I am assuming that you have ADHD and or major depression. Welbutron which is an anti-depressant is energizing and has been approved for the treatment of ADHD. Vivactil, is another anti-depressant, and although it is a tricyclic (SP?) has an energizing quality to it - unlike the others in it's class that tend to be sedating. It is not a well known drug. I am not sure if Concerta is stronger than Ritalin, it depends upon the person and their chemistry. Ritalin, Stratera, Concerta, are all related to each other. Adderal is a combination of both Dexedrine and Ritalin. Cylert is in a class by itself. If a person started taking Ritalin in the pre-teen years, sometimes as they are nearing adulthood or are adults, it has been noted that the medication isn't being as beneficial as before. It is at that time, that the person may start taking Cylert. Sometimes when a depressed person isn't responding well to an anti-depressant, a doctor may also prescribe an amphetamine to augment it. Ampehetamines increase the level of Dopamine in the brain and can help alleviate depression. There are 2 computerized tests that can be used to assess reponse to treatment. One is called the "Continuance Performance Test" (CPT) and the other the "TOVA." Both of them are done on a computer, and administered by a psychologist. I have taken them on different occassions to see how much benefit I was receiving from the medication I was taking. You may want to check into something like that. It can take a while to find the right kind of medication and in the best dosages. It has taken me years in fact, and I am still trying to fine tune it. Stick with it though, it can be very worthwhile. Take care Answered by Isela Cahela 1 year ago.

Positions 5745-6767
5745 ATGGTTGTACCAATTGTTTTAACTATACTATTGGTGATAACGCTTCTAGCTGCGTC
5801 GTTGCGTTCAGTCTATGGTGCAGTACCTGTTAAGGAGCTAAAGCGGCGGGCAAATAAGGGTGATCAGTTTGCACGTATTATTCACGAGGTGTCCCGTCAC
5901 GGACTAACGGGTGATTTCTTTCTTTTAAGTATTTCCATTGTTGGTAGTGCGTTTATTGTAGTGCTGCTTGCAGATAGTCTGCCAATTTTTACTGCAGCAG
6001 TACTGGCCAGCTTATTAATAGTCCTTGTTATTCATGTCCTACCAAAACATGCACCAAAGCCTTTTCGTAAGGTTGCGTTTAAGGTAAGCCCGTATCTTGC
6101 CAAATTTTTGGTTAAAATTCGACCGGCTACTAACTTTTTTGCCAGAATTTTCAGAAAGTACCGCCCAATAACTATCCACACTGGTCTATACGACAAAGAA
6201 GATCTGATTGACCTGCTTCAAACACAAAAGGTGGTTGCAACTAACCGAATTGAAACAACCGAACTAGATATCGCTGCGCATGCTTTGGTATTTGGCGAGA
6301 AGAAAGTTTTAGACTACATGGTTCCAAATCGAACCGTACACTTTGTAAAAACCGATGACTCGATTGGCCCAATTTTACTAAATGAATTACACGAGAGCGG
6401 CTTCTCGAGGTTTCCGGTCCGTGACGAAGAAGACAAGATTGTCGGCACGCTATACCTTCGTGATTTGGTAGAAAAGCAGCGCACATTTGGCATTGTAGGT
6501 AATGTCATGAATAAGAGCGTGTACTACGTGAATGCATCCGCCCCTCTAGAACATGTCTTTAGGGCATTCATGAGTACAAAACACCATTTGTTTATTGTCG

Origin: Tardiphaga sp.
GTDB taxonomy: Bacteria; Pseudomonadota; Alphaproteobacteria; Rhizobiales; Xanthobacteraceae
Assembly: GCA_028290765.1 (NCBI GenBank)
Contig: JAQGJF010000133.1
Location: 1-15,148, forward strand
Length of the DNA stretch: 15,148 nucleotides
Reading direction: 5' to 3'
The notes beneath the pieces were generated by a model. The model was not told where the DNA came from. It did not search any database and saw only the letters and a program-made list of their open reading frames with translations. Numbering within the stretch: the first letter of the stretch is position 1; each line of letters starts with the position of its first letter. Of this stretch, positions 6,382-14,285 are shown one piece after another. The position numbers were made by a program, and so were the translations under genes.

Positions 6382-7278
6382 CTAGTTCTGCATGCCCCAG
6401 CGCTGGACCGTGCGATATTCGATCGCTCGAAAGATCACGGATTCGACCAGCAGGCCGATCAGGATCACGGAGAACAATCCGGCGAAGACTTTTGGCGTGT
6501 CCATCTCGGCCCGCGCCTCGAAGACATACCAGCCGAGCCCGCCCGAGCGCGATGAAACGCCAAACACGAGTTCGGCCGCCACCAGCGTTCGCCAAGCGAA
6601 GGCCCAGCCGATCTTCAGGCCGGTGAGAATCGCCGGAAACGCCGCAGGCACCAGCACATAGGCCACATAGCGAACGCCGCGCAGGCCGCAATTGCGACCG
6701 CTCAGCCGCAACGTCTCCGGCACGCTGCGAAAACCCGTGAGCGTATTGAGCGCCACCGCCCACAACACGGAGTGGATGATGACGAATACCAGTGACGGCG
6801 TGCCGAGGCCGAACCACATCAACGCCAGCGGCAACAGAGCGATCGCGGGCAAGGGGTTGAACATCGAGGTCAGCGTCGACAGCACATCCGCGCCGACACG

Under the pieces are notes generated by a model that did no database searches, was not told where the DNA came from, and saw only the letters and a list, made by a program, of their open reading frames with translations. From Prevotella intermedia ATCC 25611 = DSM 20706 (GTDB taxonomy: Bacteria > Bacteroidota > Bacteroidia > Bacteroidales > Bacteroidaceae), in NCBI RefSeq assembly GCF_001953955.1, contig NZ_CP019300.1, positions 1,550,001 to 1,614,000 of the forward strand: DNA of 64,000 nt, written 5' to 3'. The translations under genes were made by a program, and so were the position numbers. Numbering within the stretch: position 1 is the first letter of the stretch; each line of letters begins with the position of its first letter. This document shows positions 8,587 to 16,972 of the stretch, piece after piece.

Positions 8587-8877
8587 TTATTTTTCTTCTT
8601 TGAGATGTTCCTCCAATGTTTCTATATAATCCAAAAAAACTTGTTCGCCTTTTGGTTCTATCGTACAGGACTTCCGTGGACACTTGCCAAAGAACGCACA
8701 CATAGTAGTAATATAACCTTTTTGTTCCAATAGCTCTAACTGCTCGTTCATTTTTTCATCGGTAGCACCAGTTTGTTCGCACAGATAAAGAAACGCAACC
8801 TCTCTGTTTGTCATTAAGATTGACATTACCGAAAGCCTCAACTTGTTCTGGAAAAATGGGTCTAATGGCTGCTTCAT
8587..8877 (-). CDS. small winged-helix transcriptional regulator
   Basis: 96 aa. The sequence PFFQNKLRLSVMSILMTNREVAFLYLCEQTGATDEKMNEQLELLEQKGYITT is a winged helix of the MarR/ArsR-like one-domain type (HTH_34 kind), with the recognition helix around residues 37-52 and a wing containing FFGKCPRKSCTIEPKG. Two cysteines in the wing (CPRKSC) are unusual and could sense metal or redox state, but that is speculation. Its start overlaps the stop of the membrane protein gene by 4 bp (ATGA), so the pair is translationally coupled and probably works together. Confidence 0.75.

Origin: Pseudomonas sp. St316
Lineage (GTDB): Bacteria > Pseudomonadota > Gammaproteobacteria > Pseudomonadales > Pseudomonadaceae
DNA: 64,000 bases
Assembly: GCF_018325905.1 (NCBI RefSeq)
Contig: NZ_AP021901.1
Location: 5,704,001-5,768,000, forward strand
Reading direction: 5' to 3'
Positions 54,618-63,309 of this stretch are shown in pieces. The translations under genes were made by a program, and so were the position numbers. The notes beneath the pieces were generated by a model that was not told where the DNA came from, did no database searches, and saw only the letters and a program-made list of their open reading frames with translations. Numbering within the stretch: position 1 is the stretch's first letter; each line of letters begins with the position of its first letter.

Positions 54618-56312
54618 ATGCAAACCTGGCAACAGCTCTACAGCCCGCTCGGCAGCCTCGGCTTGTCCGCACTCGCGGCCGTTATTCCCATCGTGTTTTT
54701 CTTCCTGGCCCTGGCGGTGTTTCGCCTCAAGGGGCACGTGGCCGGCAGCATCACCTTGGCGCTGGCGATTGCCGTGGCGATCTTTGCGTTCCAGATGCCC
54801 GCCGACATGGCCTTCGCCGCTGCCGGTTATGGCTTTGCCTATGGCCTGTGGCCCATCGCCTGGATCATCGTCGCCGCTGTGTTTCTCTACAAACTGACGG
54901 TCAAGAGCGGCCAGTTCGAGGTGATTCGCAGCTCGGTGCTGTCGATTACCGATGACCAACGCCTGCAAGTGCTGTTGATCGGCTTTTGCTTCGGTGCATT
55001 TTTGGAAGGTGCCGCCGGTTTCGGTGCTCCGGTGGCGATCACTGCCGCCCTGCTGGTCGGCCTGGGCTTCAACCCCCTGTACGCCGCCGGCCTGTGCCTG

Give your doctor and the medicine they prescribed a chance to work. Most meds like that take time to become effective. If in a month or so you still don't feel it is effective then go back to the doc and discuss it with them and give them the chance to work with you to find something that will work better for you. You also ask about anti depressants... Are you feeling depressed? If are feeling that you are a danger to yourself or others get off the computer and call your doctor, a counselor or 911. Depression is nothing to fool around with. But allow you doctors to work for you they are not out to get you. And don't hesitate to call them when you have questions they are there for that. Answered by Mike Milstein 1 year ago.